Science Fair Project Encyclopedia
Mexican general election, 2000
Mexico held a general election on Sunday, 2 July 2000. At stake were the Presidency of the Republic, all 500 members of the Chamber of Deputies, and all 128 members of the Senate. Several local elections (state governorships, etc.) were also held on the same day.
|Vicente Fox Quesada||Alliance for Change|
PAN & PVEM
|Francisco Labastida Ochoa||PRI||13,576,385||36.88%|
|Cuauhtémoc Cárdenas Solórzano||Alliance for Mexico |
PRD, PT, PAS , CD, PSN
|Gilberto Rincón Gallardo||PSD||592,070||1.61%|
|Manuel Camacho Solís||PCD||208,261||0.57%|
|Porfirio Muñoz Ledo||PARM||157,119||0.43%|
The 2 July 2000 elections marked the first time since the 1910-17 Mexican Revolution that the opposition defeated the party in government. Vicente Fox won the election with 43% of the vote, followed by PRI candidate Francisco Labastida with 36%, and Cuauhtémoc Cárdenas of the Partido de la Revolución Democrática (Democratic Revolution Party) (PRD) with 17%.
Despite some isolated incidents of irregularities and problems, there was no evidence of systematic attempts to manipulate the elections or their results, and critics concluded that the irregularities that occurred did not alter the outcome of the presidential vote. Civic organizations fielded more than 80,000 trained electoral observers, foreigner observers were invited to witness the process, and numerous independent "quick count" operations and exit polls validated the official vote tabulation.
Numerous electoral reforms implemented since 1989 aided in the opening of the Mexican political system, and since then opposition parties made historic gains in elections at all levels. The chief electoral concerns shifted from outright fraud to campaign fairness issues and, between 1995 and 1996, the political parties negotiated constitutional amendments to address these issues. The legislation implemented included major points of consensus that had been worked out with the opposition parties. Under the new laws, public financing predominated over private contributions to political parties, procedures for auditing parties were tightened, and the authority and independence of the electoral institutions were strengthened. The court system was also given greatly expanded authority to hear civil rights cases on electoral matters brought by individuals or groups. In short, the extensive reform efforts of the 1990s "leveled the playing field" for the parties.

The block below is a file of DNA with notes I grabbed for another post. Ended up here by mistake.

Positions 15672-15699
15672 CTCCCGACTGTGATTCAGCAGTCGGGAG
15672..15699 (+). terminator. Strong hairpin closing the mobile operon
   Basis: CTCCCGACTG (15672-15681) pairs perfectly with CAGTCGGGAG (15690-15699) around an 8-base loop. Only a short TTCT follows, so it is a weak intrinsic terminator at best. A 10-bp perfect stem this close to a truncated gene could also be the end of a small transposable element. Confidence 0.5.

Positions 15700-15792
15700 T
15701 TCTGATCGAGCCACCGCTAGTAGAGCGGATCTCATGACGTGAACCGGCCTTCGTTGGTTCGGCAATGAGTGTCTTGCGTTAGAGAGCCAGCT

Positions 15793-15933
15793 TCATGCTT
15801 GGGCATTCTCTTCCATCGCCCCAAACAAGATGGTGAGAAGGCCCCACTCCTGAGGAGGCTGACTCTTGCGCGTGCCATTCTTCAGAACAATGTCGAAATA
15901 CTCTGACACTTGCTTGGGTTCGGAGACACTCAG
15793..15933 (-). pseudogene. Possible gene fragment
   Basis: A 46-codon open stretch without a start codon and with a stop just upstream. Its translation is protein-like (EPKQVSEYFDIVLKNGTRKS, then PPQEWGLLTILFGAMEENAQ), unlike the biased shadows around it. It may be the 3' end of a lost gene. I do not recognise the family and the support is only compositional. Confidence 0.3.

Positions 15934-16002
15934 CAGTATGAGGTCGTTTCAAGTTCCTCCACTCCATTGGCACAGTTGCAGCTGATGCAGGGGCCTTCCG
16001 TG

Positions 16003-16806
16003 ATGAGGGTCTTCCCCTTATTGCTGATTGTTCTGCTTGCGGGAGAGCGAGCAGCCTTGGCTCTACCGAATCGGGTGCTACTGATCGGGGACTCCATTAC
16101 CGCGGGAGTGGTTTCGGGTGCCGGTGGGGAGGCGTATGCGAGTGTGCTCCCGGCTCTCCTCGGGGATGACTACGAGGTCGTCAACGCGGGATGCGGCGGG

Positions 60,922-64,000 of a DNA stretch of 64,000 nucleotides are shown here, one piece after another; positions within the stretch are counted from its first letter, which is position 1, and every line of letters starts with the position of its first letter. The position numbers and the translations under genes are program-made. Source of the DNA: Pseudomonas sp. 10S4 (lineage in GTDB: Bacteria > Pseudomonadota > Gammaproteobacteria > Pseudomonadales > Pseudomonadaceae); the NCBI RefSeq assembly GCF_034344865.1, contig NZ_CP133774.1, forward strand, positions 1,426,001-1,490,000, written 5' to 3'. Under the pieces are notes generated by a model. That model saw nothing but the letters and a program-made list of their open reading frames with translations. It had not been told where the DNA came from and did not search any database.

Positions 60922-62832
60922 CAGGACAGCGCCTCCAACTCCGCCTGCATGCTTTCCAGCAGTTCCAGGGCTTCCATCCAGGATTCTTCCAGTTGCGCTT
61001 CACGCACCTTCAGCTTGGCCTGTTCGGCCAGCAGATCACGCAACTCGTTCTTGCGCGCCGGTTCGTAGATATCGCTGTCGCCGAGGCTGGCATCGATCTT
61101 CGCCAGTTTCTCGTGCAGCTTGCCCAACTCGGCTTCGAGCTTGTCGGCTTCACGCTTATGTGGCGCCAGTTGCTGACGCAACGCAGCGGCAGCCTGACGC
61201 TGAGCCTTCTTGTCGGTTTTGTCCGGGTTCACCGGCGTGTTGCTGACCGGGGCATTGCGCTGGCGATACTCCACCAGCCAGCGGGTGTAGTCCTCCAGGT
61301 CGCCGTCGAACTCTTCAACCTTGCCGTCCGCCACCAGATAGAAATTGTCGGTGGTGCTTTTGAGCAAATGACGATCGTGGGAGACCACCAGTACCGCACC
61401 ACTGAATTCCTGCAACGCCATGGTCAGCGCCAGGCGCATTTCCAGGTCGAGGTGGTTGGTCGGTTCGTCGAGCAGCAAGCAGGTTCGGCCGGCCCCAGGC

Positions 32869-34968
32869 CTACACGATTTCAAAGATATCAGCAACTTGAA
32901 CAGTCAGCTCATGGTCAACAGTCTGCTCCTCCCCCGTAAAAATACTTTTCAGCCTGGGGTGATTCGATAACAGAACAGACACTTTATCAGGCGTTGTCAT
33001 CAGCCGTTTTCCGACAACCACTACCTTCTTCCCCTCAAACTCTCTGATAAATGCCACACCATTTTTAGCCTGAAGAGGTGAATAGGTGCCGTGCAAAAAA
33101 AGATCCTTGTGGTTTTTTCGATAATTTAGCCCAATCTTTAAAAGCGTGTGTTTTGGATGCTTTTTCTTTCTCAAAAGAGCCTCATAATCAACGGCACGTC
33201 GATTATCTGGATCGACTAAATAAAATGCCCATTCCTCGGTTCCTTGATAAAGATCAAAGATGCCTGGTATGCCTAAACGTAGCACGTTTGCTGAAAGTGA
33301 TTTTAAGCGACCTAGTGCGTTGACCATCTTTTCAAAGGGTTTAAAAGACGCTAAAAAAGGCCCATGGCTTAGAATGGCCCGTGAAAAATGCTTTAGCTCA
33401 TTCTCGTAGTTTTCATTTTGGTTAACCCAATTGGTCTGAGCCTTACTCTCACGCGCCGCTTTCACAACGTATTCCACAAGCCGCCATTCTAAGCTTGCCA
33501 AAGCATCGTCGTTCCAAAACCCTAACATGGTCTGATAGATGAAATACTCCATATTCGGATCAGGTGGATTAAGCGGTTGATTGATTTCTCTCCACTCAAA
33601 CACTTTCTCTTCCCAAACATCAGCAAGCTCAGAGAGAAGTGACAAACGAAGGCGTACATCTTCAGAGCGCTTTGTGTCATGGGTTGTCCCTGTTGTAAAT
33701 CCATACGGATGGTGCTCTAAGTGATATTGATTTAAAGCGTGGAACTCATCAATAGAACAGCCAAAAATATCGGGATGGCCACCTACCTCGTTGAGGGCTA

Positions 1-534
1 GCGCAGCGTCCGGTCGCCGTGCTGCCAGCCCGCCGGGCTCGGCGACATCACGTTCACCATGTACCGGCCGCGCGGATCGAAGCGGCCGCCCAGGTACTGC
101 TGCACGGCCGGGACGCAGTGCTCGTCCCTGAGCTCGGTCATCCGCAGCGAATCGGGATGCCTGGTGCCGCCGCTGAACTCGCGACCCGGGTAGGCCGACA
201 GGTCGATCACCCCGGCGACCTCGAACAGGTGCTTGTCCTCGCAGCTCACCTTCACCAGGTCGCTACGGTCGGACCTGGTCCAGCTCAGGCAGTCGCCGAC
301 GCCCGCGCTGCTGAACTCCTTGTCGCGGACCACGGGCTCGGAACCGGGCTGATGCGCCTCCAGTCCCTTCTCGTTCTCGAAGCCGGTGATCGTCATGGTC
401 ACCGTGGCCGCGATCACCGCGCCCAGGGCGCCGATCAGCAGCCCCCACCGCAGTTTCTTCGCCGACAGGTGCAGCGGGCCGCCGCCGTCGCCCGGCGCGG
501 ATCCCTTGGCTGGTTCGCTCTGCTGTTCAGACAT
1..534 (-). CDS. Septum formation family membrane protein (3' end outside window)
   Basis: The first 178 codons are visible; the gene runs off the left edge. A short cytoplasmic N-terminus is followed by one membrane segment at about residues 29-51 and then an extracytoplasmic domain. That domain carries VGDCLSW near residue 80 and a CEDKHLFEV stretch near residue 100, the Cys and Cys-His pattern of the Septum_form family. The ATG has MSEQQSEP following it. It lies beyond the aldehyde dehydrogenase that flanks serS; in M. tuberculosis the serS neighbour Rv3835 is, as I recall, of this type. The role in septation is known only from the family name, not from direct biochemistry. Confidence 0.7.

Congress of the Union
|PAN & PVEM|
"Alliance for Change"
| PRD, PT, PAS , CD, PSN |
"Alliance for Mexico"
The Congress of the Union is composed of a Senate and a Chamber of Deputies. Consecutive re-election is prohibited. Senators are elected to six-year terms, and deputies serve three-year terms. The Senate's 128 seats are filled by a mixture of direct-election (96) and proportional representation (32). In the lower chamber, 300 deputies are directly elected to represent single-member districts, and 200 are selected by a modified form of proportional representation from five electoral regions. The 200 proportional representation seats were created to help smaller parties gain access to the Chamber.
Even before the new electoral laws were passed, opposition parties were beginning to secure an increasing voice in Mexico's political system. A substantial number of candidates from opposition parties had won election to the Chamber of Deputies and Senate in previous elections. After the 2000 election, however, the Congress was more diverse than ever.
The contents of this article is licensed from www.wikipedia.org under the GNU Free Documentation License. Click here to see the transparent copy and copyright details